George Diepenbrock
KU News Service

Media advisory: Experts available to discuss 70th anniversary of D-Day

Thu, 05/29/2014

LAWRENCE — June 6 will mark the 70th anniversary of the D-Day invasion that became a major turning point in World War II as more than a million American, British and Canadian soldiers began the brutal trek across Europe to defeat Adolf Hitler. General Dwight D. Eisenhower, who grew up in Kansas, led the largest amphibious invasion in history on June 6, 1944, in Operation Overlord, the invasion of Normandy, France.

President Barack Obama is scheduled to speak in Normandy as part of the 70th anniversary ceremony. An estimated 550 American veterans of World War II die each day, according to Department of Veterans Affairs statistics, meaning this likely will be one of the final major D-Day anniversary celebrations to include living veterans.

The University of Kansas has experts who are available to comment on different aspects of the D-Day invasion and its place in World War II, American and world history.

Adrian Lewis, professor of history, can speak about the military strategy behind the invasion and its place in the history of warfare. Lewis is author of the 2001 book "Omaha Beach: A Flawed Victory." He has also contributed to six documentaries related to the Normandy invasion, including a two-hour special episode of NOVA on PBS "D-Day's Sunken Secrets," in which he examined underwater wrecked ships, tanks and landing craft from the mission. In addition to his extensive scholarship on the Normandy invasion, Lewis, a retired Army major, also wrote the 2012 book "The American Culture of War: A History of American Military Force from World War II to Operation Enduring Freedom."

Lewis said the D-Day invasion, also known as Operation Overlord, was notable from a military perspective for the technological advancements the Allies implemented to prepare for the massive assault. Also, it became a success despite several failures in planning.

"The Normandy invasion was the most important operation of the war for the Americans and British, and it could have failed, as the battle for Omaha Beach demonstrates," Lewis said. "Soldiers, not generals, made the difference."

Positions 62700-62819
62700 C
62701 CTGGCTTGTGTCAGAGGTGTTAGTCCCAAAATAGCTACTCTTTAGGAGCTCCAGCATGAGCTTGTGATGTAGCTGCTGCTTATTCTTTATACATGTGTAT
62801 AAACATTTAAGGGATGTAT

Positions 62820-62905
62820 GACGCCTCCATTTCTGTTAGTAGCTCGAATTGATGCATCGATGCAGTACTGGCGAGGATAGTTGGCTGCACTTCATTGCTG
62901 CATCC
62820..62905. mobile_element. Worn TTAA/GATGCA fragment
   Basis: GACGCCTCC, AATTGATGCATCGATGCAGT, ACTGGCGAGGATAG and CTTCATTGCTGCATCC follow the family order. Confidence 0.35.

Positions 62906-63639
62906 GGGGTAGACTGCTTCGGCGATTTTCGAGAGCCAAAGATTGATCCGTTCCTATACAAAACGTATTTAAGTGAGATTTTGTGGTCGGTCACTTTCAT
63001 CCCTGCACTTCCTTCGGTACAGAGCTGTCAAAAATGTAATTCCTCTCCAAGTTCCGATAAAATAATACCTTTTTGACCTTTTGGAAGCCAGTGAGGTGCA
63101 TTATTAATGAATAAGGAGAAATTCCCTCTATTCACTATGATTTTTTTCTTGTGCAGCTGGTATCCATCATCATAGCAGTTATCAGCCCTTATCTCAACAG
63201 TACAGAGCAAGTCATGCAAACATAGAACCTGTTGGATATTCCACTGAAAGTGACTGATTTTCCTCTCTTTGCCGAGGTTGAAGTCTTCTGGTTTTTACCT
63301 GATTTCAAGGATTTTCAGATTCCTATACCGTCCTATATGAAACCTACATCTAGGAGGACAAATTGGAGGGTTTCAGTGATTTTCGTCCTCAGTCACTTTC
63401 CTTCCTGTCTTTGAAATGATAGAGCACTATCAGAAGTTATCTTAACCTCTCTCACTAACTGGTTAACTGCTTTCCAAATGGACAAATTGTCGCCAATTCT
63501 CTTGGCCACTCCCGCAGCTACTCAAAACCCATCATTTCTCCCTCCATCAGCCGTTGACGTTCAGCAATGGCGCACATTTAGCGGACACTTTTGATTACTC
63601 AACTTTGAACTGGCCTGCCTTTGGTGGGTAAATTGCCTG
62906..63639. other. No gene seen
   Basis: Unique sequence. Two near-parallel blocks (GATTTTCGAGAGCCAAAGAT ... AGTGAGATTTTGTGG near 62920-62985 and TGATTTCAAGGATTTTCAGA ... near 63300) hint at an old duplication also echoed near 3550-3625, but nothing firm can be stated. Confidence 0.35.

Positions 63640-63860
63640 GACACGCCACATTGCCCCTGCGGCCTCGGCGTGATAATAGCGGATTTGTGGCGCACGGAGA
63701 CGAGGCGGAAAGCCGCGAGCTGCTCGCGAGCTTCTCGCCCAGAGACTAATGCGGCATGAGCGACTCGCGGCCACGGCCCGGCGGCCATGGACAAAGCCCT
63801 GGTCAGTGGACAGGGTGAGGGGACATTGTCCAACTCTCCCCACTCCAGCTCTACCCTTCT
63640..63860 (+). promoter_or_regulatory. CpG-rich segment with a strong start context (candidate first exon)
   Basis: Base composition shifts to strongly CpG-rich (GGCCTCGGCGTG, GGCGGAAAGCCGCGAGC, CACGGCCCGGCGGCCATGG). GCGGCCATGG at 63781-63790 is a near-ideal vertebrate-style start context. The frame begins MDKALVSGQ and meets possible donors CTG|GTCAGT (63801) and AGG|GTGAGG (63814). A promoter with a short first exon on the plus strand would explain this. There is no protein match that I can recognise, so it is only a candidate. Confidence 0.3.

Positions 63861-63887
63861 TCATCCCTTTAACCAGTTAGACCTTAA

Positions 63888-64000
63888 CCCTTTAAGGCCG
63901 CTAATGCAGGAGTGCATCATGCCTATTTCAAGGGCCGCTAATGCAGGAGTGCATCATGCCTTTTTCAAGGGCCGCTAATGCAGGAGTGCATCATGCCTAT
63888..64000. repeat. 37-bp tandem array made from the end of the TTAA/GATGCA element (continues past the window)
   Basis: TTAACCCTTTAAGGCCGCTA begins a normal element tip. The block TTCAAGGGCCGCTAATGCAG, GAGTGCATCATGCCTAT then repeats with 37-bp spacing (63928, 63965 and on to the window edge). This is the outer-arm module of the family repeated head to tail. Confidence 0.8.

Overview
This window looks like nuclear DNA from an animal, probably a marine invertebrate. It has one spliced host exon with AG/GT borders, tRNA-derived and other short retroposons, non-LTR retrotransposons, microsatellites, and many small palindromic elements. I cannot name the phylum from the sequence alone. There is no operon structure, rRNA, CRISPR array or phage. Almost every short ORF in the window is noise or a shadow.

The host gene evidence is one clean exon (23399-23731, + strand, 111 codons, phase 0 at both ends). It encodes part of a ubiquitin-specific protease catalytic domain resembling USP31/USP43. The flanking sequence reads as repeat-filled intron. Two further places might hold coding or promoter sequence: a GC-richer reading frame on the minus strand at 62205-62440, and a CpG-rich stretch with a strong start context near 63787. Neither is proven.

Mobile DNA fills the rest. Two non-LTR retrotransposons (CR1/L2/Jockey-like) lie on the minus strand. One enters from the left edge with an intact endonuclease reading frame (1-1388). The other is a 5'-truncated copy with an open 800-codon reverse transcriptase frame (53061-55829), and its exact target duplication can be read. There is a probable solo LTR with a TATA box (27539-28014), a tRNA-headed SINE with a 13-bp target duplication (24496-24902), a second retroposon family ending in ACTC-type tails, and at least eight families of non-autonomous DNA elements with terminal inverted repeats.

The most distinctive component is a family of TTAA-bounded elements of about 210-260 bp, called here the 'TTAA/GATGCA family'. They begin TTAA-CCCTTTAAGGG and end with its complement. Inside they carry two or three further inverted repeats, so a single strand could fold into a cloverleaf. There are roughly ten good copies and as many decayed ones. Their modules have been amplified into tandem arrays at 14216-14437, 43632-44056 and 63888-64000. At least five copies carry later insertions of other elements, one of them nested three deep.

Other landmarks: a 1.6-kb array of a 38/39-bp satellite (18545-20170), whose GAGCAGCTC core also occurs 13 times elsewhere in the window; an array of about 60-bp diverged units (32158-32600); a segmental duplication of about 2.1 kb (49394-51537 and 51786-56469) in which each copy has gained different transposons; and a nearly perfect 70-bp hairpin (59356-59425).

Theodore Wilson, a professor of 20th century U.S. political, military and diplomatic history, is available to talk about the Allied coalition and the decisions its leaders faced prior to D-Day. Wilson is general editor of the Modern War Studies series published by the University Press of Kansas. Of the more than 300 titles in the series, some 30 works focus on the Normandy invasion and related issues. He also edited the book "D-Day 1944" that outlines lessons and meanings behind the major invasion and why D-Day remains such a monumental event in national memory.

Wilson has also studied the selection and training of U.S. ground combat troops in the war. He said Allied troops faced a daunting task in execution of the strategy behind the Normandy invasion, which eventually led to the reopening of the Western Front of the war.

KU in the news
It’s your freshman year. Want to get started with academic success and to explore interesting and important questions? We have something that can help: KU First-Year Seminars. These for-credit courses provide KU freshmen with an early opportunity to deeply explore big and exciting questions in an academic content area of their choosing. Timothy McGinnis, a journalism and environmental studies student, said his seminar "made me realize that you don't have to take classes based on your major in order to learn something. Broaden your knowledge...take new classes to see if it interests you." Delve into your interests - be a Jayhawk and explore a First-Year Seminar. Learn more: Tags: #BeAJayhawk KU Office of First-Year Experience The University of Kansas Office of Admissions

RT @KUAthletics : With an 11th-straight @Big12Conference championship, @KUHoops owns an @NCAA record 58 all-time conference titles. http://t…
Explore KU Seasons: Winter The crisp scrape of a shovel alerts your senses. Everything is different. Unexpected works of white powdery art are almost everywhere — some crafted by nature, others by whimsical students. Following a fresh snowfall, the University of Kansas’ campus takes on an almost magical majesty. And students flock out to explore the Hill under winter’s wonderful cloak, adding to their rich four-season experience as Jayhawks.

One of 34 U.S. public institutions in the prestigious Association of American Universities
26 prestigious Rhodes Scholars — more than all other Kansas colleges combined
Nearly $290 million in financial aid annually
46 nationally ranked graduate programs.
—U.S. News & World Report
Top 50 nationwide for size of library collection.
23rd nationwide for service to veterans —"Best for Vets," Military Times